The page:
05 Apr 2018
Congestion fee, one-way street network soon in Delhi
Delhi's traffic management should be taken seriously, said LG Anil Baijal yesterday at an event organized by World Resources Institute.
He added that he is working with the Delhi Traffic Police and automobile giant Maruti on three measures to unclog roads through intelligent traffic management system: congestion tax on busy corridors, one-way street network and reducing the growth of vehicle registration.
21 stretches in 77 corridors identified for congestion tax: LG
LG, civic bodies and the urban affairs ministry have identified 21 stretches in 77 corridors for levying congestion tax, as is done in advanced countries like Singapore.
"Vehicles will have a sticker and when they enter a notified congested-stretch, toll will be deducted," he had said earlier, adding that the policy will be uploaded on a public domain asking for suggestions.
Roads having parallel connections to be shortlisted for one-way corridor
Plans of building a network of one-way corridors is being worked upon and roads will be identified soon, LG said.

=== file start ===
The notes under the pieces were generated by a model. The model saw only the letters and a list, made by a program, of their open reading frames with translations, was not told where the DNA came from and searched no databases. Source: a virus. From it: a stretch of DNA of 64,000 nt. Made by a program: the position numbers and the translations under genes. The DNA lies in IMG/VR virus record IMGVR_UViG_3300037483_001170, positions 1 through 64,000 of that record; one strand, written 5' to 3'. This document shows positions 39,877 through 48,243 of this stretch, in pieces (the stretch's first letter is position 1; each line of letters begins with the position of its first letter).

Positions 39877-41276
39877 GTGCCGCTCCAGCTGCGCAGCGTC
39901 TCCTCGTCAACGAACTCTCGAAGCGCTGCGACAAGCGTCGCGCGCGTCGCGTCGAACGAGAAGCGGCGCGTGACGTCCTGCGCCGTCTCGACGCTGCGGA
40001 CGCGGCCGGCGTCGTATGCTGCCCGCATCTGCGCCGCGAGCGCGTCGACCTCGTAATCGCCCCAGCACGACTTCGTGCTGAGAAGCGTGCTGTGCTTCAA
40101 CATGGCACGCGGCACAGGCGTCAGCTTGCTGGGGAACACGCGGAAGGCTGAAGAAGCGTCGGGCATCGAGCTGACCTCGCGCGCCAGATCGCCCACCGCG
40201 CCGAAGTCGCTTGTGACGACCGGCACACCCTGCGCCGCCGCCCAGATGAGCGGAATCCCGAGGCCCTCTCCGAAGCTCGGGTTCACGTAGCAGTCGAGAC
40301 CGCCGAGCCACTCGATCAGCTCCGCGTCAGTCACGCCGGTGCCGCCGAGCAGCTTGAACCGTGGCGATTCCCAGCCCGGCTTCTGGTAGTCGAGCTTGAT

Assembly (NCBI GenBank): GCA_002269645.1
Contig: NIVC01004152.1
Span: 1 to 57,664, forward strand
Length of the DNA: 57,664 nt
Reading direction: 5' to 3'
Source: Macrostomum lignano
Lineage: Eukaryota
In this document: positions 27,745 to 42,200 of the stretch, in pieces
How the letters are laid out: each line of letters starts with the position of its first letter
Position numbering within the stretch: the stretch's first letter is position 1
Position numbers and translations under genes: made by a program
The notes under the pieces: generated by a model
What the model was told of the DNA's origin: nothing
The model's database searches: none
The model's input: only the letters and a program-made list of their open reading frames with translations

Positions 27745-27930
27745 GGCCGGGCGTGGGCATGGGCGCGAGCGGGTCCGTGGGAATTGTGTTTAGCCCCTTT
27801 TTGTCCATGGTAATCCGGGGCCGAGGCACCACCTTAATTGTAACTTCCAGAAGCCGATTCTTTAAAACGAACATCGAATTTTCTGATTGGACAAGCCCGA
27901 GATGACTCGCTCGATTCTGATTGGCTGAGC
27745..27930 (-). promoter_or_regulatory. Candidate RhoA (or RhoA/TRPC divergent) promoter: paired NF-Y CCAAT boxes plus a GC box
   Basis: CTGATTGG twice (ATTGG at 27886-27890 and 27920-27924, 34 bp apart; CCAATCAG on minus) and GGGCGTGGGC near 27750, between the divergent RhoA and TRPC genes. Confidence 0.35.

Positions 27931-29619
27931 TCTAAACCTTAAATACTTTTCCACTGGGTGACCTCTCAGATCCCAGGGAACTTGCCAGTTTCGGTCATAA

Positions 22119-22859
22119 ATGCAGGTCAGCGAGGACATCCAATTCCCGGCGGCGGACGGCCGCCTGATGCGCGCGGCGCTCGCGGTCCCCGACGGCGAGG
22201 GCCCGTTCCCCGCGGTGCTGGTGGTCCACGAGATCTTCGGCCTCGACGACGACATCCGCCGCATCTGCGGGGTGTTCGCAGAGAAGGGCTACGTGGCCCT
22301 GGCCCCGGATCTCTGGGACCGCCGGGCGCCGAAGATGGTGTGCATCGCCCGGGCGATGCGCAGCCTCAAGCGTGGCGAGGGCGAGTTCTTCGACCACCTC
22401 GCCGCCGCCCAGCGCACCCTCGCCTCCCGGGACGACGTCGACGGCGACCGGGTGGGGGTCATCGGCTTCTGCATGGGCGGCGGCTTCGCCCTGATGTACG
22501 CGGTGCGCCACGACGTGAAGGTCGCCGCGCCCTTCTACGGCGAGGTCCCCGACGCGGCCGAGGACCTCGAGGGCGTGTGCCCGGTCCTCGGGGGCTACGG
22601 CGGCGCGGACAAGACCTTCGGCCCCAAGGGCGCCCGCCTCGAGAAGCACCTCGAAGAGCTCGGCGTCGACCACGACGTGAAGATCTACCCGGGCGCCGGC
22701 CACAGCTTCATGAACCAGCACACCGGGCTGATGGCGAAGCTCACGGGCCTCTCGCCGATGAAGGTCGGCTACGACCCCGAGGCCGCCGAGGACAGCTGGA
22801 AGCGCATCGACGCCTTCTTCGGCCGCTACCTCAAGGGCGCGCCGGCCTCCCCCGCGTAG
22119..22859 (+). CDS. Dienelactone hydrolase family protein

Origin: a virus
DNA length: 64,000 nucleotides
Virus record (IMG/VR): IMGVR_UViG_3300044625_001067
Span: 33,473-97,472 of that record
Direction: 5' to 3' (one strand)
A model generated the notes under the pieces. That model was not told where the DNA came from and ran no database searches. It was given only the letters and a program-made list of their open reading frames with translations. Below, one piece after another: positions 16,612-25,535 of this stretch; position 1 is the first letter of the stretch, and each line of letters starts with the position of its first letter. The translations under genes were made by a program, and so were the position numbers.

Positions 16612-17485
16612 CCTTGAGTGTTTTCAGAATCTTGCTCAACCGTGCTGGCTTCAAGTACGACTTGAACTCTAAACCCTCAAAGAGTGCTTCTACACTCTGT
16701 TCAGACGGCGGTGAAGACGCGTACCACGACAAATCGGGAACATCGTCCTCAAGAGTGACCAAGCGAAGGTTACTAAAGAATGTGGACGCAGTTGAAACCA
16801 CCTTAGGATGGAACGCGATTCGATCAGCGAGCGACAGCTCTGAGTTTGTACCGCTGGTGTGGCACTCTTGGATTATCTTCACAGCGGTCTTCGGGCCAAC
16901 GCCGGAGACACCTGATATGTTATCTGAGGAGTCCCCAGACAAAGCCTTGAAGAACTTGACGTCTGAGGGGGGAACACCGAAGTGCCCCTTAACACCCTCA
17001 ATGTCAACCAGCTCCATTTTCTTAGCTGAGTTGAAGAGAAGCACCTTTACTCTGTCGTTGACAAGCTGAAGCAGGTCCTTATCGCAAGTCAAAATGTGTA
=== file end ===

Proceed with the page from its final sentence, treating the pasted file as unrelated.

Special commissioner of police (traffic) Depender Pathak said that a survey, headed by Delhi Integrated Multi-Modal Transit System (DIMTS), is being conducted to identify the stretches where this can be applied.
Basically, those roads having parallel connections will be shortlisted, he said.
In May 2017, 3.1 million cars were registered in Delhi
3.1 million cars were registered in Delhi in May 2017, the highest in the country.
The city has more than 10 million registered vehicles, which translates to one private vehicle for every three people.
In 2016, the Centre did come up with a de-congestion plan that is lying idle because Delhi government is yet to appoint a high-level committee that would implement the plan.
Experts laud LG's measures, but recommend focus on public transport
"We need to invest more in public transport which is a shared mode of commute. People who are now using cabs on shared basis should be made to feel safe while using public transport. This way traffic can be reduced," said IIT-Delhi professor Geetam Tiwari.